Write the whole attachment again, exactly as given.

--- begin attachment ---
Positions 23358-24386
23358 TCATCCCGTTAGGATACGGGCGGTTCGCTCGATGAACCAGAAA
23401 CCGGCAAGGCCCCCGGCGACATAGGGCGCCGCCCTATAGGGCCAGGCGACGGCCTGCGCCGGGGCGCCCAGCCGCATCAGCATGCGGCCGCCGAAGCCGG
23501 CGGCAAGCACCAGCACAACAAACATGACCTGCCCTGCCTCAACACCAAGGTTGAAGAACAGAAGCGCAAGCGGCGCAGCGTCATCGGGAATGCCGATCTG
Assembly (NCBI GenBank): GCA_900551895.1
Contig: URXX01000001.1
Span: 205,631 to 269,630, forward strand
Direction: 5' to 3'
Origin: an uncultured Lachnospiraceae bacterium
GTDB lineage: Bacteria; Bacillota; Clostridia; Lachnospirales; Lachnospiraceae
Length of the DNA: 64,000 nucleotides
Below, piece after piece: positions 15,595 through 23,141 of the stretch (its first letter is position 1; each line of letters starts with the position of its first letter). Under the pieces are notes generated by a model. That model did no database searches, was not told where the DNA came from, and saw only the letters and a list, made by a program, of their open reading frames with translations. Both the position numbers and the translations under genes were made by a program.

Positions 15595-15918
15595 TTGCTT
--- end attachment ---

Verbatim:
Positions 23358-24386
23358 TCATCCCGTTAGGATACGGGCGGTTCGCTCGATGAACCAGAAA
23401 CCGGCAAGGCCCCCGGCGACATAGGGCGCCGCCCTATAGGGCCAGGCGACGGCCTGCGCCGGGGCGCCCAGCCGCATCAGCATGCGGCCGCCGAAGCCGG
23501 CGGCAAGCACCAGCACAACAAACATGACCTGCCCTGCCTCAACACCAAGGTTGAAGAACAGAAGCGCAAGCGGCGCAGCGTCATCGGGAATGCCGATCTG
Assembly (NCBI GenBank): GCA_900551895.1
Contig: URXX01000001.1
Span: 205,631 to 269,630, forward strand
Direction: 5' to 3'
Origin: an uncultured Lachnospiraceae bacterium
GTDB lineage: Bacteria; Bacillota; Clostridia; Lachnospirales; Lachnospiraceae
Length of the DNA: 64,000 nucleotides
Below, piece after piece: positions 15,595 through 23,141 of the stretch (its first letter is position 1; each line of letters starts with the position of its first letter). Under the pieces are notes generated by a model. That model did no database searches, was not told where the DNA came from, and saw only the letters and a list, made by a program, of their open reading frames with translations. Both the position numbers and the translations under genes were made by a program.

Positions 15595-15918
15595 TTGCTT